Posted 6.12.14 Reply
  33. These are the most wonderful days which you will cherish forever. My wedding was in India, in our city, as we both are from there, it was a grand occasion like any other indian wedding in India. It was a two day wedding, and we had a whole lot of guests, yummy food, family and friends dressed up in their colorful clothes. It was in a marriage hall. We had the best time, i felt like a princess being loved and cherished by my family and my lovely husband. Good luck in planning yours.


    Posted 6.12.14 Reply
  34. Congratulations again! I am not married yet, but I work at the Hotel Marlowe in catering. I would love to help out in any way I can and show you our space if you'd like!

    Posted 6.12.14 Reply
  35. Col wrote:

    We had a lovely Sunday morning wedding on a beautiful sandy beach overlooking Lake Michigan, surrounded by family and friends. We kept the ceremony short and sweet, and we served brunch and mimosas in a tented reception afterwards.

    A few tips I learned in the planning… make the wedding about you and your fiance. Spend the most money on the things that matter to you most (photos? sumptuous food? special wine?), and economize on things that don't matter (flowers? invitations? favors?). We had lovely live music at our wedding, but no dancing (hubby is not a dancer). Yup– no first dances, no announcer, no "special song". Nobody missed it! It's nice to honor the traditions of your families and/or cultures, but no need to succumb to wedding cliches.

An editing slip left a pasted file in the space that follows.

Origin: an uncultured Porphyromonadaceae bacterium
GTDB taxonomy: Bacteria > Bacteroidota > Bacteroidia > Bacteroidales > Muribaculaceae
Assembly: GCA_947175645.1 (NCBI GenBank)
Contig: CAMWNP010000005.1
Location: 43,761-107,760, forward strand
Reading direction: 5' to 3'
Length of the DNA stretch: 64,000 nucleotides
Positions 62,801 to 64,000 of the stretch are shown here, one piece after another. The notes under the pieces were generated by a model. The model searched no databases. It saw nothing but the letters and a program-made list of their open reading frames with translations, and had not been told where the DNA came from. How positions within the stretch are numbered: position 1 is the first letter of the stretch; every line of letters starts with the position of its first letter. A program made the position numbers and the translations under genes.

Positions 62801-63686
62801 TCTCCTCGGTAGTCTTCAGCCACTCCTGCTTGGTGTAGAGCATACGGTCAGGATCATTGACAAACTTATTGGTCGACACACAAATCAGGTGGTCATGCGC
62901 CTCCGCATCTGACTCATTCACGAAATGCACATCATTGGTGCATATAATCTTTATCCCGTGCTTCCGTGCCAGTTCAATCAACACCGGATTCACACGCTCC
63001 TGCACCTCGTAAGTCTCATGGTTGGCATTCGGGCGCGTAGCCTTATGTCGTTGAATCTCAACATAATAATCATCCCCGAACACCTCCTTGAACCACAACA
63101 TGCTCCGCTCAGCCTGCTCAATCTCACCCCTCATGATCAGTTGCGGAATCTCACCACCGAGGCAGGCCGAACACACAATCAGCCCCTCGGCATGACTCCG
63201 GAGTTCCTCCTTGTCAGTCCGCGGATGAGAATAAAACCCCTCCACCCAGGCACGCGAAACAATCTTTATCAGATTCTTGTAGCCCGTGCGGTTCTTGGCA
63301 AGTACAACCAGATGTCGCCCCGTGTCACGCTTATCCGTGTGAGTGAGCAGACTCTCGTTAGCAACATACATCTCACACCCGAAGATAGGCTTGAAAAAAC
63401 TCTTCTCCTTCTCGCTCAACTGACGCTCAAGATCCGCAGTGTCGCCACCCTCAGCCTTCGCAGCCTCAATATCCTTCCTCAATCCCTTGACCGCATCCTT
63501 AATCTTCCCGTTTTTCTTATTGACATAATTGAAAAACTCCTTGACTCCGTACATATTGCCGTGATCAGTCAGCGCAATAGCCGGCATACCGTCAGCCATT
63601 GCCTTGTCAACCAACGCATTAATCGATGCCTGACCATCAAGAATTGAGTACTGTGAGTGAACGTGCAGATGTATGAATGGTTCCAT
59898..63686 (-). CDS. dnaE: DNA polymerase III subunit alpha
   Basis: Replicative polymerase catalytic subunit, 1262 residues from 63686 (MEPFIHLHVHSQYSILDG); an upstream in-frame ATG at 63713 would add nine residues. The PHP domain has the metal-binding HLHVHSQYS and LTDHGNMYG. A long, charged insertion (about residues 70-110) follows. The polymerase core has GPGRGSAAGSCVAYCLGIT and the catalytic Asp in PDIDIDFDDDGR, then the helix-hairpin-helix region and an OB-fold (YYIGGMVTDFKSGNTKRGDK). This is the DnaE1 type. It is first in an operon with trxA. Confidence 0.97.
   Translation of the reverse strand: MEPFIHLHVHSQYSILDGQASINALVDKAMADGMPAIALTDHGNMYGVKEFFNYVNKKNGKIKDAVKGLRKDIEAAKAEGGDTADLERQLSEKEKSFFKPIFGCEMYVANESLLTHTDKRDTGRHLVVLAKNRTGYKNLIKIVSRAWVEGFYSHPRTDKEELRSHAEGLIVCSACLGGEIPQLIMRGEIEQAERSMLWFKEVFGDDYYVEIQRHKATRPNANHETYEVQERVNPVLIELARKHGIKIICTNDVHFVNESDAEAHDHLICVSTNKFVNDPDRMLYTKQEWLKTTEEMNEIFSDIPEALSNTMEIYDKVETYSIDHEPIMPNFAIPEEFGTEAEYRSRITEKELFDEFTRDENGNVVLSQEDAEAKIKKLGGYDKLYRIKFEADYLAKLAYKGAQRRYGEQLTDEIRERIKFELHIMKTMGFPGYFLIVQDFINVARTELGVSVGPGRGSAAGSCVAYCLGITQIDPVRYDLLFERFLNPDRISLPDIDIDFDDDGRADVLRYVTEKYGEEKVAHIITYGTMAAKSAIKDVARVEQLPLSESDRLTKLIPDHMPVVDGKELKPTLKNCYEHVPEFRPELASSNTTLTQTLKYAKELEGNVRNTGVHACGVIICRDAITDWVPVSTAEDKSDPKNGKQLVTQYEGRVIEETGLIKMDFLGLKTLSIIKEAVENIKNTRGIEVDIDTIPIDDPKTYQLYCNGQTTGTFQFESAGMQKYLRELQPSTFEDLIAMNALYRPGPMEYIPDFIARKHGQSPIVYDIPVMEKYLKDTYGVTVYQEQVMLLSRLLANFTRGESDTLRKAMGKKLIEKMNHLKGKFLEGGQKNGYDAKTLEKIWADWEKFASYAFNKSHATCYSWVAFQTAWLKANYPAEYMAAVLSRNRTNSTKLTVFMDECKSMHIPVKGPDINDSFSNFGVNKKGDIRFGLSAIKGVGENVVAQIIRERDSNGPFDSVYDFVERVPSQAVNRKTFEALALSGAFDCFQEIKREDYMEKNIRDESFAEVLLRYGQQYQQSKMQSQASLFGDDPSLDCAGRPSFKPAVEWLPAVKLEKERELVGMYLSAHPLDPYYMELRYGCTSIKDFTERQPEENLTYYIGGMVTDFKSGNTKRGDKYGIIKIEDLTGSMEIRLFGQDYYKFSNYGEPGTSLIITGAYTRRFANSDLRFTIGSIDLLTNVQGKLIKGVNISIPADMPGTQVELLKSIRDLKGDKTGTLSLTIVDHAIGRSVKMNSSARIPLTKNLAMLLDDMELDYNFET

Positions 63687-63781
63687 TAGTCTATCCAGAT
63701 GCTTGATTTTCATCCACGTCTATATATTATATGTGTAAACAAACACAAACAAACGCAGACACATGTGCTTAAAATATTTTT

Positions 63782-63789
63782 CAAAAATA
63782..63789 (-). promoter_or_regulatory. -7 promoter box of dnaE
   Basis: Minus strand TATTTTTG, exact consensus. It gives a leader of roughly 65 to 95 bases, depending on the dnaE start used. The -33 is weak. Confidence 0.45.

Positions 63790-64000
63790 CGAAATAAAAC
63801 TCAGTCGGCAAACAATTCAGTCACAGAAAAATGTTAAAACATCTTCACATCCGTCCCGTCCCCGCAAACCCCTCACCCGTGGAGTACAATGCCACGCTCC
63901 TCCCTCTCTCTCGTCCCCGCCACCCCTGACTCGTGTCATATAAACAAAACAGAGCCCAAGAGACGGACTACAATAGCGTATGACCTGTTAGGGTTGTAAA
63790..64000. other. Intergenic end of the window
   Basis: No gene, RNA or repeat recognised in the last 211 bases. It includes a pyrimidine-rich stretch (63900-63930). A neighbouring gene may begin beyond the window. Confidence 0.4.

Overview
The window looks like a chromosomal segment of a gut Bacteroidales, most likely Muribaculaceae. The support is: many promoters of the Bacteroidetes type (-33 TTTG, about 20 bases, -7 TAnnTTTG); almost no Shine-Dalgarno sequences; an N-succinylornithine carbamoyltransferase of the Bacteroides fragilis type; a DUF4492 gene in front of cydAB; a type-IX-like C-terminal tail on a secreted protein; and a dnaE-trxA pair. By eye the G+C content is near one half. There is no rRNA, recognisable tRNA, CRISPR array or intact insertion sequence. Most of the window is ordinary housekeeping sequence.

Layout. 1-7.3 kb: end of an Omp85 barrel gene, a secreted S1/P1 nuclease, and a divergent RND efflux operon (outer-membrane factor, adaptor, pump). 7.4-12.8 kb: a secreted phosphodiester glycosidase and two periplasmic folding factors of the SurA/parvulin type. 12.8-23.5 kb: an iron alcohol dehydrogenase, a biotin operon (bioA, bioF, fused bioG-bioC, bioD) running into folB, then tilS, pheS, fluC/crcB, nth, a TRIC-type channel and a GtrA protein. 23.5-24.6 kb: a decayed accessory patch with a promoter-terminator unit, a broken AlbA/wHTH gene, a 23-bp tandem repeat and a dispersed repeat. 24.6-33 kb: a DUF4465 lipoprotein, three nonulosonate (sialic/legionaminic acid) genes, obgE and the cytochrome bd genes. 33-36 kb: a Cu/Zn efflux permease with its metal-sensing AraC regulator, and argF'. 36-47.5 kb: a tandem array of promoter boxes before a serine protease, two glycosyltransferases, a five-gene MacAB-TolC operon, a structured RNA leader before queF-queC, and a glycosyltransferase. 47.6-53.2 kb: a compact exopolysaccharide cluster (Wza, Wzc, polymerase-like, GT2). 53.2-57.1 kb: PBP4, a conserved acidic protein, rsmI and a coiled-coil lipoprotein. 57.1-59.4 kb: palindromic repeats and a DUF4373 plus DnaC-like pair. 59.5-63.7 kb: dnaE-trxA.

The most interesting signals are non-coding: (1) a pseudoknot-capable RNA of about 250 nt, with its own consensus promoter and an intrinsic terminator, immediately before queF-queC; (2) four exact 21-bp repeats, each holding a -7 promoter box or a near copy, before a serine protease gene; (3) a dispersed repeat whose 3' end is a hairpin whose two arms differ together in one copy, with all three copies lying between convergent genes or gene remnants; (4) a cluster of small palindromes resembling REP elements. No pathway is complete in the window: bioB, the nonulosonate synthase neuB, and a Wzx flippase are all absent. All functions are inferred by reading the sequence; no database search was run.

If you choose an outdoor venue, be sure to have an indoor backup that you can live with, in case of rain.

    Spend time with guests who have traveled to see you. Be a gracious and welcoming host, as the wedding is really a party that you and your families are hosting. It is a lovely coming-together of the people who matter to you both, and also the beginning of a new family. The best compliment to you is if your guests remember it that way!

    Above all, remember that after the party, it's the marriage that matters the most.

    Posted 6.12.14 Reply
  36. Janki wrote:

    Congratulations again on the engagement. It's been wonderful to see bits of your life revealed on the blog. You've always been so gracious about responding to me personally too, that I feel like I almost know you.
    I'm much older than you and have been married for almost 12 years this October. Luckily, when I was engaged Pinterest wasn't around. I think it adds a whole new level of insanity especially for planning and gives a false sense of "standards".